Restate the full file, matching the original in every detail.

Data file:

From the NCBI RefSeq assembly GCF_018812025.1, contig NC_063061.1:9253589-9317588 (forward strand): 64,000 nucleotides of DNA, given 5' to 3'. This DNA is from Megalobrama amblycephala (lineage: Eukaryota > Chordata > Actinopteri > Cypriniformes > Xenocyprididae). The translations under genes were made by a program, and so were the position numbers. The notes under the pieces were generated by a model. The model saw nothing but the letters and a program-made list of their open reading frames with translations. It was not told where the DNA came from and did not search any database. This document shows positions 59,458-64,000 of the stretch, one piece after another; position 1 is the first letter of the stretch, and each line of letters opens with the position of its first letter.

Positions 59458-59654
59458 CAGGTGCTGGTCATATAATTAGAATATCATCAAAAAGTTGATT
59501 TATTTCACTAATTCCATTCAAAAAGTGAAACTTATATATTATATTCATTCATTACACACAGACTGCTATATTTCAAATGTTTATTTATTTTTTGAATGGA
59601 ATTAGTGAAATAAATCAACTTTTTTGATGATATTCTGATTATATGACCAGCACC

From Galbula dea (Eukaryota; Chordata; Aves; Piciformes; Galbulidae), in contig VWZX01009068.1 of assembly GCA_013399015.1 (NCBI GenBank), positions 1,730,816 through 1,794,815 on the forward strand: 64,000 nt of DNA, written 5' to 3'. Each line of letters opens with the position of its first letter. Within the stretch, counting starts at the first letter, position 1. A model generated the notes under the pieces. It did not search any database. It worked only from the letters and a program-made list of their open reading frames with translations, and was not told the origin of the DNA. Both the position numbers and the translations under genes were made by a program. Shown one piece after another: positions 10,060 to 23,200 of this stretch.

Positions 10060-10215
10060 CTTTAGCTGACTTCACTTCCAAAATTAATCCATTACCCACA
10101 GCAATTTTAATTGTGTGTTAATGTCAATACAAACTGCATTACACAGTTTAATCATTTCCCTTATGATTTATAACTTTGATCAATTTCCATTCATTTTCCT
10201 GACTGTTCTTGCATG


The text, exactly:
From the NCBI RefSeq assembly GCF_018812025.1, contig NC_063061.1:9253589-9317588 (forward strand): 64,000 nucleotides of DNA, given 5' to 3'. This DNA is from Megalobrama amblycephala (lineage: Eukaryota > Chordata > Actinopteri > Cypriniformes > Xenocyprididae). The translations under genes were made by a program, and so were the position numbers. The notes under the pieces were generated by a model. The model saw nothing but the letters and a program-made list of their open reading frames with translations. It was not told where the DNA came from and did not search any database. This document shows positions 59,458-64,000 of the stretch, one piece after another; position 1 is the first letter of the stretch, and each line of letters opens with the position of its first letter.

Positions 59458-59654
59458 CAGGTGCTGGTCATATAATTAGAATATCATCAAAAAGTTGATT
59501 TATTTCACTAATTCCATTCAAAAAGTGAAACTTATATATTATATTCATTCATTACACACAGACTGCTATATTTCAAATGTTTATTTATTTTTTGAATGGA
59601 ATTAGTGAAATAAATCAACTTTTTTGATGATATTCTGATTATATGACCAGCACC

From Galbula dea (Eukaryota; Chordata; Aves; Piciformes; Galbulidae), in contig VWZX01009068.1 of assembly GCA_013399015.1 (NCBI GenBank), positions 1,730,816 through 1,794,815 on the forward strand: 64,000 nt of DNA, written 5' to 3'. Each line of letters opens with the position of its first letter. Within the stretch, counting starts at the first letter, position 1. A model generated the notes under the pieces. It did not search any database. It worked only from the letters and a program-made list of their open reading frames with translations, and was not told the origin of the DNA. Both the position numbers and the translations under genes were made by a program. Shown one piece after another: positions 10,060 to 23,200 of this stretch.

Positions 10060-10215
10060 CTTTAGCTGACTTCACTTCCAAAATTAATCCATTACCCACA
10101 GCAATTTTAATTGTGTGTTAATGTCAATACAAACTGCATTACACAGTTTAATCATTTCCCTTATGATTTATAACTTTGATCAATTTCCATTCATTTTCCT
10201 GACTGTTCTTGCATG